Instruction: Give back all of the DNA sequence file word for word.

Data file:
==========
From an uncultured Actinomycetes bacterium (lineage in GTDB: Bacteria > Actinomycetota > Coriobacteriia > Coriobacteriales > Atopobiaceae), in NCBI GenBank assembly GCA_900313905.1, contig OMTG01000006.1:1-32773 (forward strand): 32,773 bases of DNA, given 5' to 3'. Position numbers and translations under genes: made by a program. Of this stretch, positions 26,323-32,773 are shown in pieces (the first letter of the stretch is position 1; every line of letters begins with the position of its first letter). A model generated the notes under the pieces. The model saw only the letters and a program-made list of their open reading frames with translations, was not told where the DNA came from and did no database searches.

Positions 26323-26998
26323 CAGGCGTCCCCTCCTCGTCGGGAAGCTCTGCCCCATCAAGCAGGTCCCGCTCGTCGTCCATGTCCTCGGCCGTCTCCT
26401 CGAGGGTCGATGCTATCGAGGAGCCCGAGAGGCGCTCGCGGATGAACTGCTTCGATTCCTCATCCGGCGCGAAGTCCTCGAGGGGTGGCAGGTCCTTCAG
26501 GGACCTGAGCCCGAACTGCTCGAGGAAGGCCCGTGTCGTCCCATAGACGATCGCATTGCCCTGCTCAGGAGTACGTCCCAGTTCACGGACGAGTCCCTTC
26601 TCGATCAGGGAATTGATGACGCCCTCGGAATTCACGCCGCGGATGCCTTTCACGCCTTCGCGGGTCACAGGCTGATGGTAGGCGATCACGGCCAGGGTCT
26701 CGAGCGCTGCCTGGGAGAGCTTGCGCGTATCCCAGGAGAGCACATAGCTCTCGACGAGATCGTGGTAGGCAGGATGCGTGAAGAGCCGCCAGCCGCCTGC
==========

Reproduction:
From an uncultured Actinomycetes bacterium (lineage in GTDB: Bacteria > Actinomycetota > Coriobacteriia > Coriobacteriales > Atopobiaceae), in NCBI GenBank assembly GCA_900313905.1, contig OMTG01000006.1:1-32773 (forward strand): 32,773 bases of DNA, given 5' to 3'. Position numbers and translations under genes: made by a program. Of this stretch, positions 26,323-32,773 are shown in pieces (the first letter of the stretch is position 1; every line of letters begins with the position of its first letter). A model generated the notes under the pieces. The model saw only the letters and a program-made list of their open reading frames with translations, was not told where the DNA came from and did no database searches.

Positions 26323-26998
26323 CAGGCGTCCCCTCCTCGTCGGGAAGCTCTGCCCCATCAAGCAGGTCCCGCTCGTCGTCCATGTCCTCGGCCGTCTCCT
26401 CGAGGGTCGATGCTATCGAGGAGCCCGAGAGGCGCTCGCGGATGAACTGCTTCGATTCCTCATCCGGCGCGAAGTCCTCGAGGGGTGGCAGGTCCTTCAG
26501 GGACCTGAGCCCGAACTGCTCGAGGAAGGCCCGTGTCGTCCCATAGACGATCGCATTGCCCTGCTCAGGAGTACGTCCCAGTTCACGGACGAGTCCCTTC
26601 TCGATCAGGGAATTGATGACGCCCTCGGAATTCACGCCGCGGATGCCTTTCACGCCTTCGCGGGTCACAGGCTGATGGTAGGCGATCACGGCCAGGGTCT
26701 CGAGCGCTGCCTGGGAGAGCTTGCGCGTATCCCAGGAGAGCACATAGCTCTCGACGAGATCGTGGTAGGCAGGATGCGTGAAGAGCCGCCAGCCGCCTGC